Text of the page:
We need to make sure we are encouraging minorities to go on to graduate school. There are two programs that I am somewhat familiar with that support graduate school programs. One is GEM, and the other is Project 100 at the University of Maryland. So there is a lot of effort being made, but a lot of work still needs to be done, and I hope that in the years to come we continue to work on this problem. We have to produce more scientists and engineers, especially minority scientists and engineers, if we as a country are going to survive and prosper in the next century. I am pleased to see that this organization is working very hard to achieve that goal.
Once again, I want to congratulate the students. You all do great work. I am impressed. I am looking forward to seeing you as our future scientists, engineers, and astronauts. I am looking forward to lying out on the beach one day and looking up and seeing a space station go by and saying, "Yeah, there goes Joe Blow. He went to Morgan State or Tuskegee or Prairie View. He's really doing a great job as an astronaut in orbit, and we pushed him through the system. We need more of those." I also want to congratulate the teachers, sponsors, and mentors of this program because all of you realize the importance of these future scientists and engineers, but you are also providing the impetus to help them get through the program. Once again, it's my pleasure. Thank you very much.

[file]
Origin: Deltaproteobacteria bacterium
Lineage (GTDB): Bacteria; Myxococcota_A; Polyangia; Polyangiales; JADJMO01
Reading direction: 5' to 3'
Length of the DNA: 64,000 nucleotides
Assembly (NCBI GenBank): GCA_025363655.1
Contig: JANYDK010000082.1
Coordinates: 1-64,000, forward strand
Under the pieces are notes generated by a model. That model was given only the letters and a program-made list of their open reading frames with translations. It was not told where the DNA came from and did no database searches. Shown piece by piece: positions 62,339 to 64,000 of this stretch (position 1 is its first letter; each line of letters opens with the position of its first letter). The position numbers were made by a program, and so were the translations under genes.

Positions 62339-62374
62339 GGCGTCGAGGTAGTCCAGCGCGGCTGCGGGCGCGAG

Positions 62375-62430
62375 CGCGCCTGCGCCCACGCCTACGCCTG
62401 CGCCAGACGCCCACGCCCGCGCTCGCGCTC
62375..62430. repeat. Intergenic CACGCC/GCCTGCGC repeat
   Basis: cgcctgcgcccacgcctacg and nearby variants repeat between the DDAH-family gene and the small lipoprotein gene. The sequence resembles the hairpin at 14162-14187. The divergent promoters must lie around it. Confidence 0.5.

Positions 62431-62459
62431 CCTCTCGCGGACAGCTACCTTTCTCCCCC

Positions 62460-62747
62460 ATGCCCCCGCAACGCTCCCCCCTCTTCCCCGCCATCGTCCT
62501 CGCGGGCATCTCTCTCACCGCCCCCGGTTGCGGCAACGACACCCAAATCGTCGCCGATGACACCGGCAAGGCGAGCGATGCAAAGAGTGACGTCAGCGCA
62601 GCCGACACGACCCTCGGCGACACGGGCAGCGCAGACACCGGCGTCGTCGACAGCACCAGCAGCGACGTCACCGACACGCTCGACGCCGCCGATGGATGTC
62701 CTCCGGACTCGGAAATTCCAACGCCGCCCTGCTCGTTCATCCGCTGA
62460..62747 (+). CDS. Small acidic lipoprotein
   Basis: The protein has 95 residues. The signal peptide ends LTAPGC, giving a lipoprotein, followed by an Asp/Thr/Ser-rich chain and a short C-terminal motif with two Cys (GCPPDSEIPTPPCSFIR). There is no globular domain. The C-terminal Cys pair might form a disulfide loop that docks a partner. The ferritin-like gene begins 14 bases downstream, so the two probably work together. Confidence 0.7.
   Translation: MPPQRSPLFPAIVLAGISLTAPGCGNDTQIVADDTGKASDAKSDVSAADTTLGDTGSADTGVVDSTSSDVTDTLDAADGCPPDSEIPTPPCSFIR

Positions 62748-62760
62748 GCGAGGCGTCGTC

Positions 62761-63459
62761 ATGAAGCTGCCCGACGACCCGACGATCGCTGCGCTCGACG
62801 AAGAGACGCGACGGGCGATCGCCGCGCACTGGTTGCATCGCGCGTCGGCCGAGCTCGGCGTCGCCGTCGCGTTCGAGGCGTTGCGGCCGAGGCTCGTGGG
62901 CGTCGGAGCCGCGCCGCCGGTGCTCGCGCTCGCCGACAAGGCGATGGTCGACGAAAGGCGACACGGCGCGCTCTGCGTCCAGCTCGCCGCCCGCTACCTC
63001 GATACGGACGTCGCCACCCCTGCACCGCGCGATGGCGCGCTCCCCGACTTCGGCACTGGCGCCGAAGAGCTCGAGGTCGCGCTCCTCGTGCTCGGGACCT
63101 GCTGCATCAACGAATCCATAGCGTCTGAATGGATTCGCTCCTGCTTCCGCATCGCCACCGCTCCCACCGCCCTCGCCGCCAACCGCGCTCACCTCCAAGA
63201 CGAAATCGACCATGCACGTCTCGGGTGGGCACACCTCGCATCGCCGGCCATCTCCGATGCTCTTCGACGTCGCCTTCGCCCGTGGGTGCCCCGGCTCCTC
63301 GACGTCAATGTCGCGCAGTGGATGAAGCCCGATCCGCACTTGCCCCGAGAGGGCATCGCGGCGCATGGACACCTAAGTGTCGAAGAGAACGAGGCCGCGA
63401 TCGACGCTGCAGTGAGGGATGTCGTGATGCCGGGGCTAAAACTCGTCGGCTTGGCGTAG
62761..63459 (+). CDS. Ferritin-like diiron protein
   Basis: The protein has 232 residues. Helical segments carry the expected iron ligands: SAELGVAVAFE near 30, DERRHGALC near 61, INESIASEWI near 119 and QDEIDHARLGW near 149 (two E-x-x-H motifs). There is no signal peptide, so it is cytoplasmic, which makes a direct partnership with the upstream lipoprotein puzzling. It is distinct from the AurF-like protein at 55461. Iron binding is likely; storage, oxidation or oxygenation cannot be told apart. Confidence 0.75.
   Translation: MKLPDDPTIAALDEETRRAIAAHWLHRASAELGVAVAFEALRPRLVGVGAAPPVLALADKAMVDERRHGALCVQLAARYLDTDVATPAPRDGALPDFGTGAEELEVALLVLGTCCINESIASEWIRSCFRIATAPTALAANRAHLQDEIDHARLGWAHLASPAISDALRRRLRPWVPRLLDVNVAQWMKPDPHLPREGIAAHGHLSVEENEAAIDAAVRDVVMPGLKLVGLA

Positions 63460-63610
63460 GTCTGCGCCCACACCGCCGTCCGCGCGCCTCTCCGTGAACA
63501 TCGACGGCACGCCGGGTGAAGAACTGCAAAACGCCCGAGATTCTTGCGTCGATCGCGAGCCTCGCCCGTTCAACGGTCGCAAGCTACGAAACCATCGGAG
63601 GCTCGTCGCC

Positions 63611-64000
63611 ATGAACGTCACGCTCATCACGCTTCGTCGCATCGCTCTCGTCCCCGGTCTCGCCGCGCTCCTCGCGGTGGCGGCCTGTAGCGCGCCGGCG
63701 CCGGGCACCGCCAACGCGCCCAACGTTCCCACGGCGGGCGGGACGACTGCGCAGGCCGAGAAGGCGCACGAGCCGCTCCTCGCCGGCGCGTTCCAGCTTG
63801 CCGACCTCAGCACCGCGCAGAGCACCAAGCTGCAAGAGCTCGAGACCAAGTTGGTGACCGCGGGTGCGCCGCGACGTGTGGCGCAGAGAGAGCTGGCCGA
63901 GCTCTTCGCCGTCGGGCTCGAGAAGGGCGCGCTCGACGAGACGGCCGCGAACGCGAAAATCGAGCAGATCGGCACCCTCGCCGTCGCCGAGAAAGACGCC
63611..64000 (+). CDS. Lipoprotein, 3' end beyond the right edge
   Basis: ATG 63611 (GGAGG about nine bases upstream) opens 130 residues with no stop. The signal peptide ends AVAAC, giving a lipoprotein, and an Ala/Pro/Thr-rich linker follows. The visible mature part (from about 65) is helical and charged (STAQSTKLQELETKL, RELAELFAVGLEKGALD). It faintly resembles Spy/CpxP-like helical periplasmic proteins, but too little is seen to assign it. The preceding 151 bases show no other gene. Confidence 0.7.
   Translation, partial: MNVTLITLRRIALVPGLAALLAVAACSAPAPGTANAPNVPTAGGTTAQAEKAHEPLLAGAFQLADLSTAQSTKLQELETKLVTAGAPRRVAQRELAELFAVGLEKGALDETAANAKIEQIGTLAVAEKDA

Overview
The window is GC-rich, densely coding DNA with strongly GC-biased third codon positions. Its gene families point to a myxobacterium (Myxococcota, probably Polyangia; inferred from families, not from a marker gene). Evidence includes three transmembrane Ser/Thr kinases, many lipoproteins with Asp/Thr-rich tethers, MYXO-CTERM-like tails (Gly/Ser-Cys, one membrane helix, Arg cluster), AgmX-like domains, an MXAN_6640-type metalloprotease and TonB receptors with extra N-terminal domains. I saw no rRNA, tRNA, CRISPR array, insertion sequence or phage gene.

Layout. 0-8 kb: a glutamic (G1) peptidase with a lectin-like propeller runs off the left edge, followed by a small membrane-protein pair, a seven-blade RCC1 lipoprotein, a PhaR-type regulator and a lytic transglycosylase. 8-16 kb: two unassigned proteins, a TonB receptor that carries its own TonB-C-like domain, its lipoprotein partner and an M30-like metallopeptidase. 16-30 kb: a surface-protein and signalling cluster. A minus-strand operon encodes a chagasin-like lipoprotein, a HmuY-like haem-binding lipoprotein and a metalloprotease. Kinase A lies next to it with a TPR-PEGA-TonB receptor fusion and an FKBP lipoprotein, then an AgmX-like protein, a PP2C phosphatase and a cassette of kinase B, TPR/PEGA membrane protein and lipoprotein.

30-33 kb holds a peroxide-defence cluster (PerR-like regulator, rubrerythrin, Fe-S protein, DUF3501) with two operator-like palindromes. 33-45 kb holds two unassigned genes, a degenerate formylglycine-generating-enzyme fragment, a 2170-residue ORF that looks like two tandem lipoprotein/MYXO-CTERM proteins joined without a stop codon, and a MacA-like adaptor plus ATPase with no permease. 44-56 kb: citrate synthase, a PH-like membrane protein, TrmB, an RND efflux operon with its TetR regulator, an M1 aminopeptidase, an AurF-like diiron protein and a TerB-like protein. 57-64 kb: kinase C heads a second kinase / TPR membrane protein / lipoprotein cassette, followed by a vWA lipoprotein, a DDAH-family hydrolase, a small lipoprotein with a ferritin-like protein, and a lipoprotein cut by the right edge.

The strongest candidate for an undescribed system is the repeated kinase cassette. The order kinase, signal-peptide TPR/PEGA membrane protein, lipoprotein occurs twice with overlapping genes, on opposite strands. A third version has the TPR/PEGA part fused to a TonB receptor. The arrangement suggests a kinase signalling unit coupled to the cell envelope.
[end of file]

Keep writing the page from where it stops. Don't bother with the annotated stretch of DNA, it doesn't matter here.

PRESIDING Eugene H. Cota-Robles Former Special Assistant for Human Resource Development and Affirmative Action Officer National Science Foundation (NSF)
Last year, as part of the First National Conference on Diversity in the Scientific and Technological Workforce, awards were presented to outstanding student researchers and to leaders in science, engineering, and mathematics education for underrepresented minorities. This year we continue that activity, which is now a tradition. More than 300 student participants in NSF-sponsored research activities are presenting their findings in panel and poster settings. Disciplines represented include chemistry, physics, engineering, biology, and the social sciences.